Sometimes, in order to advance technologically, it’s helpful to look at an old-school approach. Talent management systems are essential for your organization, but you should first ensure that it’s right for you and your team. While there are many free resources available online, (such as Solutions Review’s best practices articles, solutions directories, and buyer’s guides), doing things the old-fashioned way can be beneficial. Solutions Review has taken the liberty of doing the research for you, having reviewed a multitude of books. We’ve carefully selected the best talent management books based on relevance, popularity, review ratings, publish date, and ability to add business value. Here they are in no particular order.

Global Talent Management (Global HRM)

By Hugh Scullion, Paula M. Caligiuri, and David G. Collings

“Drawing on contributions from the leading global contributors to talent management research, the book is structured around three key sections. Section one provides a contextual overview of talent management. The second section explores in depth some of the core areas of GTM practice which includes the meaning of talent in the global context, internal talent identification, developing leadership talent, employee turnover, employer branding and the role of the corporate HR function in GTM. The final section considers three key contemporary issues in GTM, namely, data analytics in GTM, managing virtual talent and managing globally diverse talent.”

Managing to Make a Difference: How to Engage, Retain, and Develop Talent for Maximum Performance

By Larry Sternberg and Kim Turnage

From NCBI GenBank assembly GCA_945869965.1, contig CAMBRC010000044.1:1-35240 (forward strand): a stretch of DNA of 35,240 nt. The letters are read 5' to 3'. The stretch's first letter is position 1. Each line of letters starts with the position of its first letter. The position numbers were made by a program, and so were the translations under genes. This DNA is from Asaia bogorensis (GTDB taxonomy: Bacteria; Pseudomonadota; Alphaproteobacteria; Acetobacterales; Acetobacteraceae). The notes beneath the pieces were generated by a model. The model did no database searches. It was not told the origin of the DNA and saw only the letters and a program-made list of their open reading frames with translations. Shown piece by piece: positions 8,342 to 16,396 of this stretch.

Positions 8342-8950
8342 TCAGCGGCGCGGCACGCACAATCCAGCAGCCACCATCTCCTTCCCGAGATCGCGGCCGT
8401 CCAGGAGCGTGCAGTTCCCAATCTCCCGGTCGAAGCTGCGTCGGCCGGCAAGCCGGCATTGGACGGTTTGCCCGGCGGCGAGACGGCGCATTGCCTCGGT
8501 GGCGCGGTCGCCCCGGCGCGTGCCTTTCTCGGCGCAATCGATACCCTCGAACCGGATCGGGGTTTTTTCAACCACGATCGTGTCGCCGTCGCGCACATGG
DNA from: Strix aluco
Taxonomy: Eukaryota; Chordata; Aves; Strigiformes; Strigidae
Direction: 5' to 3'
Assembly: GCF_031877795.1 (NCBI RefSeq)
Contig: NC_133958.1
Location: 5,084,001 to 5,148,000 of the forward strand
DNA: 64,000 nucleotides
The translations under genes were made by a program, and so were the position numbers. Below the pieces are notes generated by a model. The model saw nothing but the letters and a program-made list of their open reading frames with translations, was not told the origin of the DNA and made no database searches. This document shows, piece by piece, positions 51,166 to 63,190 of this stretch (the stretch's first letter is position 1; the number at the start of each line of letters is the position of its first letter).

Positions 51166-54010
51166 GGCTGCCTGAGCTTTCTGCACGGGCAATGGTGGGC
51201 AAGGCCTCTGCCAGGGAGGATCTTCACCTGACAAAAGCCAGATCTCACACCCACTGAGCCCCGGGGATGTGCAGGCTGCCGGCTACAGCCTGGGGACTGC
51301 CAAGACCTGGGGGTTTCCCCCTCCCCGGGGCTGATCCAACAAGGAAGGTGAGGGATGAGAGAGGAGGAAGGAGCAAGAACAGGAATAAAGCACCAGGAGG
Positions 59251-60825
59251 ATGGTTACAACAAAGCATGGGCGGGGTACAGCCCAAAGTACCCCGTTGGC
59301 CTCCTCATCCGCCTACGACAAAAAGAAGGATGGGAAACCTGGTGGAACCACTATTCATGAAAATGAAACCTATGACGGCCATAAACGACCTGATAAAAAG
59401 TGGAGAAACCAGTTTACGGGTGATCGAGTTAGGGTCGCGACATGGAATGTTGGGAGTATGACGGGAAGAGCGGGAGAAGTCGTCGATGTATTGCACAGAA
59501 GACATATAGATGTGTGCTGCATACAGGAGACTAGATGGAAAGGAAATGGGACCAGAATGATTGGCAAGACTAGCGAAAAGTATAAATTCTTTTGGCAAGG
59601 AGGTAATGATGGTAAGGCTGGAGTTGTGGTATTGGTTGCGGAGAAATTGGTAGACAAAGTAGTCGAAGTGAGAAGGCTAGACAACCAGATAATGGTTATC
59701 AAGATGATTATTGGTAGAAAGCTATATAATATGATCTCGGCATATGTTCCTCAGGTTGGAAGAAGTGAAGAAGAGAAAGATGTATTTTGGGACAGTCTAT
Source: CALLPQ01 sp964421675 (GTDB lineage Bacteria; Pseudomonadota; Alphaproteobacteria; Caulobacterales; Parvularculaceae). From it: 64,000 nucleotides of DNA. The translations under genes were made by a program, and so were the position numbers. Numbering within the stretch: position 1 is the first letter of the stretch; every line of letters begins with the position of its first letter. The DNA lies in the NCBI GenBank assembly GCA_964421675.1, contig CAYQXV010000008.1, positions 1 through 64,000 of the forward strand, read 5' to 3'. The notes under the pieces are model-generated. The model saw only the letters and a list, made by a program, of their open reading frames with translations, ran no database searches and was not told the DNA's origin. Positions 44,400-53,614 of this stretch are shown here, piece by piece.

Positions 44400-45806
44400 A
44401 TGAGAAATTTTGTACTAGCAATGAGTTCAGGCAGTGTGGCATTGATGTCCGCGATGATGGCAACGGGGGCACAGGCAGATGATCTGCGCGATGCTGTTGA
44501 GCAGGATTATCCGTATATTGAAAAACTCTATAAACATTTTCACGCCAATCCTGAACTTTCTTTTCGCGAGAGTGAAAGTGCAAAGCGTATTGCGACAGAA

“Most organizations direct the majority of their development resources to the C-suite, but still expect their mid-level managers to attract, engage, retain, and develop talent; but successfully juggling everyday duties while maintaining team performance and leading around roadblocks leaves little room for management planning. Managing to Make a Difference offers the solution in the form of tools, techniques, and practical strategy for a high performing team.”

The Alliance: Managing Talent in the Networked Age

By Reid Hoffman, Ben Casnocha, and Chris Yeh

“Coauthored by the founder of LinkedIn, this bold but practical guide for managers and executives will give you the tools you need to recruit, manage, and retain the kind of employees who will make your company thrive in today’s world of constant innovation and fast-paced change.”

The Problem Isn’t Their Paycheck: How to Attract Top Talent and Build a Thriving Company Culture

By Grant Botma

“If you’re an entrepreneur who’s spending too much time working in your business, this book will allow you to finally start working on your business. Grant Botma shows you how to transform your hiring and management practices to build a thriving team of top performers that will handle the day-to-day tasks so you can have freedom and deliver value to the business in ways nobody else can.”

The Talent Manifesto: How Disrupting People Strategies Maximizes Business Results

By RJ Heckman

“The Talent Manifesto reveals proven talent strategies and innovative recruiting and retainment methods gleaned from nearly three decades of consulting with the world’s leading organizations. Heckman identifies the most common pitfalls in HR today and delivers an actionable program for avoiding them. He shows how to generate reliable data and use it to make the best decisions. He reveals all the game-changing HR strategies at your disposal and how to use them to drive superior business performance.”

Talent Generation: How Visionary Organizations are Redefining Work and Achieving Greater Success

By Sarah Sladek